LA GRAN MARCHA HIGHLIGHTS DIFFERENCE BETWEEN PROTESTS OF 2006 & TODAY
"Angel Tenez is the former Executive Director of Unity Corps, Inc. and one of the organizers of La Gran Marcha, the largest mass demonstration in U.S. history."
SAN ANTONIO - As I sit here writing in a Texas hotel room contemplating on what to say regarding the ten year anniversary of La Gran Marcha this week, I can not help but to think of how this major historic event compares to the protest demonstrations being seen around our nation today. Certainly, many of the issues are all still the same. There's still that talk of building a wall with Mexico. There's still a pernicious overriding anger from many diverse factions of U.S. society on a number of various fronts. Issues such as the hateful rhetoric and undue outward violence being exhibited toward Latinos and other immmigrant groups; liberal activists protesting about police brutality and the wrongful killings of blacks 'and Latinos'; the loss of American jobs to Mexico; trading imbalances with China; and such.
What is different from the protest demonstrations of 2006 to those that are being seen around the U.S. today is the level of violence that is taking place at these public events.
Whereas La Gran Marcha which drew roughly 1.25 million people in 2006 to become the largest mass demonstration 'ever' in the history of the United States - and it had not even one single arrest. A typical rally for Republican presidential candidate Donald Trump will have some few thousands of people to be marred by violence and civil unrest. Oh, and there's one other similarity. Most of the fury is being spurred by non-progressive rhetoric.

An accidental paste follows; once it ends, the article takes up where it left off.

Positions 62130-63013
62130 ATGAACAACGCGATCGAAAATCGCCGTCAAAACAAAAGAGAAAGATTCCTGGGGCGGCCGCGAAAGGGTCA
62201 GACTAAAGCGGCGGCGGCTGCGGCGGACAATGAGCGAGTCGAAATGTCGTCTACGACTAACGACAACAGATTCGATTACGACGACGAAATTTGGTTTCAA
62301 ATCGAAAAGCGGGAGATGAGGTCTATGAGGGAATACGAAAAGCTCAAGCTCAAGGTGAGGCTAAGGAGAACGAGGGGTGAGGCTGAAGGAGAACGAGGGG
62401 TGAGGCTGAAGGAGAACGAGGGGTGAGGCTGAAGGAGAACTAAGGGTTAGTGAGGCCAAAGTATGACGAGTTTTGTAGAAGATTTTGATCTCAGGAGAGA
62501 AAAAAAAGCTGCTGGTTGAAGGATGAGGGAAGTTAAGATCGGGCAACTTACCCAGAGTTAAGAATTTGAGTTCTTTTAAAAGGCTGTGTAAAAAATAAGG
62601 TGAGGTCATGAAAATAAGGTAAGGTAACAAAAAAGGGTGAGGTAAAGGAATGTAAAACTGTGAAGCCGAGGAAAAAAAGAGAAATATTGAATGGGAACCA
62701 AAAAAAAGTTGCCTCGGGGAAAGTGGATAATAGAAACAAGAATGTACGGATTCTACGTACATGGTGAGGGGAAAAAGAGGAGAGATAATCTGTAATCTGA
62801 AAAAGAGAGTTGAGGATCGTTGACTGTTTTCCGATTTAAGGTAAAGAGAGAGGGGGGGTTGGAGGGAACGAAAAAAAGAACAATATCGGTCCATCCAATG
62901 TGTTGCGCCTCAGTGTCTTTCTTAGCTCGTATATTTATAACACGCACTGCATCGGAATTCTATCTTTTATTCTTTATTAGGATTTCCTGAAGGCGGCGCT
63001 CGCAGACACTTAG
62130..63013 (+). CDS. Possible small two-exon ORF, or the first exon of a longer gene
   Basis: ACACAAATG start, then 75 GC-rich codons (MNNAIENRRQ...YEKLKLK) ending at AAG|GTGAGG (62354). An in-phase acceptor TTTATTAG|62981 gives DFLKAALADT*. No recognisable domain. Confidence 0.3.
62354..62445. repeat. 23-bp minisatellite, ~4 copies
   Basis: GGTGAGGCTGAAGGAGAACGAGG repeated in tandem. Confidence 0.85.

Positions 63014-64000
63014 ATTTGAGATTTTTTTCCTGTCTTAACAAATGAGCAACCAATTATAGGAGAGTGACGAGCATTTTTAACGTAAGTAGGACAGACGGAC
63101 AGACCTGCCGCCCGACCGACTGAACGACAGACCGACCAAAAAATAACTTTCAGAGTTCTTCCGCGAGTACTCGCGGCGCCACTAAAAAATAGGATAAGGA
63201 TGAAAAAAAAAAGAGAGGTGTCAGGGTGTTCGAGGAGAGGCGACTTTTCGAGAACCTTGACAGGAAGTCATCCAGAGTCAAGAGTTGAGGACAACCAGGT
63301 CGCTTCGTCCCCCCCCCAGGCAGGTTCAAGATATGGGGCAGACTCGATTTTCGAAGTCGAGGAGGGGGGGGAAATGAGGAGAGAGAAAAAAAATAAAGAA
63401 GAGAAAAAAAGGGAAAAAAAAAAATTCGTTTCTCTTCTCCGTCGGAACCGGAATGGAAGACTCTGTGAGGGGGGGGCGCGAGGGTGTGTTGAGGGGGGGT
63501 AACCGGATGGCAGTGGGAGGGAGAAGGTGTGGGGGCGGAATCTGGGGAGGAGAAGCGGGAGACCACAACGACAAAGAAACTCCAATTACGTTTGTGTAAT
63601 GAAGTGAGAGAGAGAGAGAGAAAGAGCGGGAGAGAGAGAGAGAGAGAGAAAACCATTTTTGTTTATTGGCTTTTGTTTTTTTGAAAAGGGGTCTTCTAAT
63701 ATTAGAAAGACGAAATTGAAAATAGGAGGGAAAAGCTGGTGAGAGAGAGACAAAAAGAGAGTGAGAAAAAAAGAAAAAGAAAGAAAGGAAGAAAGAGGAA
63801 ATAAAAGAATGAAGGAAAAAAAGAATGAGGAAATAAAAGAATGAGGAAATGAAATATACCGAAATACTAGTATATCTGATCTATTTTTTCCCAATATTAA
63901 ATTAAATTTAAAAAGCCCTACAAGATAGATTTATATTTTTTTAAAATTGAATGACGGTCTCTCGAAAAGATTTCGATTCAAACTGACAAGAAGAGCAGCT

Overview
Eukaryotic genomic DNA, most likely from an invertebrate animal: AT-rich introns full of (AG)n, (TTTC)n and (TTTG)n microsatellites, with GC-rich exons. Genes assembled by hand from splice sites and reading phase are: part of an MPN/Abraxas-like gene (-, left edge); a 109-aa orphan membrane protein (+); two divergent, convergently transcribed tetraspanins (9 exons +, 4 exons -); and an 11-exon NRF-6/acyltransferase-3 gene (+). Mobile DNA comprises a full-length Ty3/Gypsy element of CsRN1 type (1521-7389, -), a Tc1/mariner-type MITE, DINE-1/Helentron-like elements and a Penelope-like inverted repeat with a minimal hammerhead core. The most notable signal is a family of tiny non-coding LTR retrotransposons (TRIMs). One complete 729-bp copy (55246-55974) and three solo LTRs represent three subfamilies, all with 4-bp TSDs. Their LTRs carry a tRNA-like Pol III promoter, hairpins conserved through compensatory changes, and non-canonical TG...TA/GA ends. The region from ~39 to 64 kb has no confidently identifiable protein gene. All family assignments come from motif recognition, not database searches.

Beyond the scope of the U.S. immigration debate and a pronounced fear of many in the dominant ethnic ruling group, there are those other issues that we commonly share with the world as a whole. Last year we had the Paris and San Bernadino terror attacks. Now this week the ugly head of terrorism has again been revealed with the latest suicide attack in Brussels, Belgium. And of course, there is the largest single issue of all, the destruction of our planet's environment. So then, what is it that we can take from all of this? Simply it is this. Whether the issue is immigration or radical Islamic terrorists, much can be learned from the million plus who wore white t-shirts at La Gran Marcha a decade ago. We should all continue to debate and for some even protest. It's needed. But do it with intelligence, truthfulness, and most importantly peacefulness. ~ c/s
What Was La Gran Marcha? Why It Was Organized? What Was It About? And.. Why Do So Few Know About It?
La Gran Marcha was the largest protest in U.S. history which occured in the streets of downtown L.A. on March 25, 2006. It was a reaction against U.S. congressional bill H.R. 4437 which passed the House of Representatives on December 16, 2005. This legislation which was quickly making its way through the Senate for a final signature by the then Republican president, was thwarted by La Gran Marcha when Congress was alerted to the tremendous mobilization and quickly alligned forces of Latinos and other ethnic coalitions (primarily Asian) that took to the streets. If enacted into law, H.R. 4437 would have had an unprecedented negative effect on many millions of people (both legal citizens and the undocumented) that are currently living and emigrating to the U.S. Some of the measures included: the felonization of misdemeanor status for being an undocumented worker and overstaying visas; and the creation of a new U.S. citizen identification system.